How to Measure ROI and Record Tax Deductions on Educational Material as a Solopreneur

measure ROI and record tax deductions on educational material

measure ROI and record tax deductions on educational material

As freelancers and solo business owners, we know the importance of investing in what I like to call “YOU, Inc.”

For our business to grow, we have to continually educate ourselves on all the things we have to do, both in and on our company. In fact, when I quit my job to work full time for myself, I quickly learned that my accounting degree wouldn’t be enough.

I knew I had to invest in nontraditional education beyond the blog posts I was reading and the podcasts I was listening to. It was time to look at paid webinars, courses, classes, and books to help fill in any gaps my formal business degree left.

At some point, however, I became a “content consumer.” Similar to a “professional student,” I was taking every course and attending every workshop I thought would help make my business better.

I love learning new things but I was forgetting the most valuable piece of the puzzle: the actual implementation.

Since then, I’ve learned that I need to measure the return on investment (ROI) before I make a purchase on any new educational material that I come across, taking some time to work out the numbers and evaluate how quickly I can earn my costs back. (Yes, your purchase will be tax deductible — we’ll talk about that in a minute — but spending money you don’t need to is not good for your cash flow, either.)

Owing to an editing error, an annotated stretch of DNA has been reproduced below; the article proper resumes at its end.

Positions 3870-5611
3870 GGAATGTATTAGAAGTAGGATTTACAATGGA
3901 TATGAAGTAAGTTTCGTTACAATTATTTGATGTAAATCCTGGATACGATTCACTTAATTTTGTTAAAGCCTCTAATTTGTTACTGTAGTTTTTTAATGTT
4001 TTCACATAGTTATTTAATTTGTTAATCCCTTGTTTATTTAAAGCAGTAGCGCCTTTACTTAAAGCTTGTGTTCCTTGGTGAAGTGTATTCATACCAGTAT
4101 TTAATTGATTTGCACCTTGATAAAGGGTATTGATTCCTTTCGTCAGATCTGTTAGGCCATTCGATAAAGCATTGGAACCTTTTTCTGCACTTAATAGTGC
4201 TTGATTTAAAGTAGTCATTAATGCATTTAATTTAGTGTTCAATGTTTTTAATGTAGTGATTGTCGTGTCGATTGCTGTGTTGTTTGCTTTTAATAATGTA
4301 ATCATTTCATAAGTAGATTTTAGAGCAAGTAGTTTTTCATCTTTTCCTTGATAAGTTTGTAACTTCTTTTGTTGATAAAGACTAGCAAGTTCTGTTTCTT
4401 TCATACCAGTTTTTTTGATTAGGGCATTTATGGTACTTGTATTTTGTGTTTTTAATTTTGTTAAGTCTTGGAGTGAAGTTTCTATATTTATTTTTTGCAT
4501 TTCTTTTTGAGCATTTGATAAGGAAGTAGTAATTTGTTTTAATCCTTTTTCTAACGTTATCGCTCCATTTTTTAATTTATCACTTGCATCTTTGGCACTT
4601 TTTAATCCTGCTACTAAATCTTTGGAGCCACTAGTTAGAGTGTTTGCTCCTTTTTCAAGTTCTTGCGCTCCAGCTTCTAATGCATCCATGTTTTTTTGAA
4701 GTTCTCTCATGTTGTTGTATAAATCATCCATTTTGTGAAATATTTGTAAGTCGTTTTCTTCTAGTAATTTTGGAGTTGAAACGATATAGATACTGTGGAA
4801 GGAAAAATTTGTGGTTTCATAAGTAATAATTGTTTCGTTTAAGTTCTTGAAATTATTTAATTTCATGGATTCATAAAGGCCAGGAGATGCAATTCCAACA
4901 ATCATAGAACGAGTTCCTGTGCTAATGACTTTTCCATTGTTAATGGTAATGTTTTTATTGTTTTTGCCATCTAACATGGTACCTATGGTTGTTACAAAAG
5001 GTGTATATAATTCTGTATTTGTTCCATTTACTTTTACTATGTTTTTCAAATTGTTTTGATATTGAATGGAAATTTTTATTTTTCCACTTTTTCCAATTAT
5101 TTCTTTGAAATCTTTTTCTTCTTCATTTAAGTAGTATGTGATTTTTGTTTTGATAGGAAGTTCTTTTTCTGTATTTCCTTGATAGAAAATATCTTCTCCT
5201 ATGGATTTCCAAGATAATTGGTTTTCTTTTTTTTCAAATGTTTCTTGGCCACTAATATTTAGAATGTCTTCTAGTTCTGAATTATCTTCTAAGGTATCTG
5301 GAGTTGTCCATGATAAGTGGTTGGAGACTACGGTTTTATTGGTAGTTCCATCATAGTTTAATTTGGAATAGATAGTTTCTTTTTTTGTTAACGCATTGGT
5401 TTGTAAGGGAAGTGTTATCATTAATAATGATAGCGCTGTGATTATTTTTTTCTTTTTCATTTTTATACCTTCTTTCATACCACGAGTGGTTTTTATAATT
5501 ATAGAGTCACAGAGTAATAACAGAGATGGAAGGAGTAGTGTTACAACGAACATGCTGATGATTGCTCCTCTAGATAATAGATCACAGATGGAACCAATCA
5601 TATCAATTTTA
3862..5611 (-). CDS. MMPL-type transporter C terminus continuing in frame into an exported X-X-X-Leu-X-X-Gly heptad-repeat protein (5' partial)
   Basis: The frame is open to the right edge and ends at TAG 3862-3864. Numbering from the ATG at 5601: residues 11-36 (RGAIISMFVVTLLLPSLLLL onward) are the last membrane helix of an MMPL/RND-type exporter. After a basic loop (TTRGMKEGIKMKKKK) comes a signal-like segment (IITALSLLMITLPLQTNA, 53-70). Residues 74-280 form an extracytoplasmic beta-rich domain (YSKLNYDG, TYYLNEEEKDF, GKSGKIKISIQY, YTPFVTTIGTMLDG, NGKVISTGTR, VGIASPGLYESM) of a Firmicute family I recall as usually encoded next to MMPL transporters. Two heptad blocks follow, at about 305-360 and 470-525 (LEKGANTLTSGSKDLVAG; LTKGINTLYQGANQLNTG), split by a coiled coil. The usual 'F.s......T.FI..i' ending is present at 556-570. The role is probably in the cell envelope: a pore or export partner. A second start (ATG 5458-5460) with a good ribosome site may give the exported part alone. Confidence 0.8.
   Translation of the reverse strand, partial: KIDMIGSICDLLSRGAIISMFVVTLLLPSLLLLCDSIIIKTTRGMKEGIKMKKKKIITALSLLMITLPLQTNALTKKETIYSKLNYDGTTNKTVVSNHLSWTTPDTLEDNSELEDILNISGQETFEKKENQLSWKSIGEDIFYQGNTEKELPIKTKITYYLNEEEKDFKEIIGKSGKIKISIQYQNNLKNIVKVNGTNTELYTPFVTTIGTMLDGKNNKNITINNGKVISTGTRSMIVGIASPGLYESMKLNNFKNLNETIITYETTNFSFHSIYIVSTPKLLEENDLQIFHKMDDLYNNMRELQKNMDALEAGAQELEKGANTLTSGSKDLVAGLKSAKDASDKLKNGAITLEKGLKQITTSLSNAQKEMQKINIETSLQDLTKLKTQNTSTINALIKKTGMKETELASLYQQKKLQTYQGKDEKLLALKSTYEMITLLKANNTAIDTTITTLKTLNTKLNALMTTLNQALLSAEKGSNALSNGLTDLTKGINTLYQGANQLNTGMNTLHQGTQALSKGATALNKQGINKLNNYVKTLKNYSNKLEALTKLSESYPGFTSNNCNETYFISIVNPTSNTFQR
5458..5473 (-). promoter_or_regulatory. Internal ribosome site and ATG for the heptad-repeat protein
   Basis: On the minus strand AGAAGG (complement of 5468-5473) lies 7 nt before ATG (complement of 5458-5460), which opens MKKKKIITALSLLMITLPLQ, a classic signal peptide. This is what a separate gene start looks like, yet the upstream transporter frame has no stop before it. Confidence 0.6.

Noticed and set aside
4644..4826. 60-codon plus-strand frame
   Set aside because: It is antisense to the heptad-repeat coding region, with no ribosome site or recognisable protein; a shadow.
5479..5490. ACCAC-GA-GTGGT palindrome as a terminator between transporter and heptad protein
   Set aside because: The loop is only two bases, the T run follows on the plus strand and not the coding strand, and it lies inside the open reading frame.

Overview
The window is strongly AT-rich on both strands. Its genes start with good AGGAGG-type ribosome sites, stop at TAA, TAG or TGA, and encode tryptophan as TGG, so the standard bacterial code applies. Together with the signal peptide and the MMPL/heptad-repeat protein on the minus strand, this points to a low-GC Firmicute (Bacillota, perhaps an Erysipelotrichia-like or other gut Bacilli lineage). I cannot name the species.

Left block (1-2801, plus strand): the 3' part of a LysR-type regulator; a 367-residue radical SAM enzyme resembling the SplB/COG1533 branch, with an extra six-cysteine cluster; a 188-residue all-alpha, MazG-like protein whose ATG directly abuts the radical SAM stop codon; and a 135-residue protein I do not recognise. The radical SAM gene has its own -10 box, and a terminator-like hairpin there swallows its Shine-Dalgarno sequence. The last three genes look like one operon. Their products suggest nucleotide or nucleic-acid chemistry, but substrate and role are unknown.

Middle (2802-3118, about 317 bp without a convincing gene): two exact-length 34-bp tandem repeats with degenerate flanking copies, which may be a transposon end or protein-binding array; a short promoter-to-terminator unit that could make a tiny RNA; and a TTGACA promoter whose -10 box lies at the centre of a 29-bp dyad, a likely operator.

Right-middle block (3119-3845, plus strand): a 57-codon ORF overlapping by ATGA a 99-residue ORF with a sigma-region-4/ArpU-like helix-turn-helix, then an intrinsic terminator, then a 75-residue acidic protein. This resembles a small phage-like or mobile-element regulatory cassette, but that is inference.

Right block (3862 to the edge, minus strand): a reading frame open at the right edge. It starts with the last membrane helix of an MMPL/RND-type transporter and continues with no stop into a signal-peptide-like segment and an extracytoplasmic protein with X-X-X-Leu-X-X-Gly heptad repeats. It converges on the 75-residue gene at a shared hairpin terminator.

Here’s how I do it, and how you can do the same.

Measuring the ROI of business development content purchases

Good news: You don’t have to be a mathematician to calculate a rough ROI on your course purchases.

Here’s what’s important: Having a roadmap to know where you’re headed no matter what concepts you’re studying. Nothing is random, and everything has a purpose. Creating ROI goals and meticulously tracking them gives you some accountability to yourself and helps you understand what it would take to recoup the cost of the purchase.

Here are the questions I ask myself before purchasing:

  • What does it cost?
  • What do I want to accomplish from this investment?
  • If I implement what I’ve learned from the material, can I create new paid content from it or increase my prices? If so, how much do I have the potential to make, based on my goals?
  • How does what I learn from this course or workshop enable me to build a more profitable, more efficient business?

Here are a few examples of how I consider the cost versus what I want to accomplish from learning:

  • If I have to decide on purchasing a $99 course on creating the best Instagram strategy, I set a follower goal for my Instagram account and then a revenue goal based on conversion rates.
  • If I purchase a $799 course on creating courses, I’d set a revenue goal to earn 3-5 times the cost before I buy it. This way, even if I fall short of the exact goal, I will have at least made my investment back.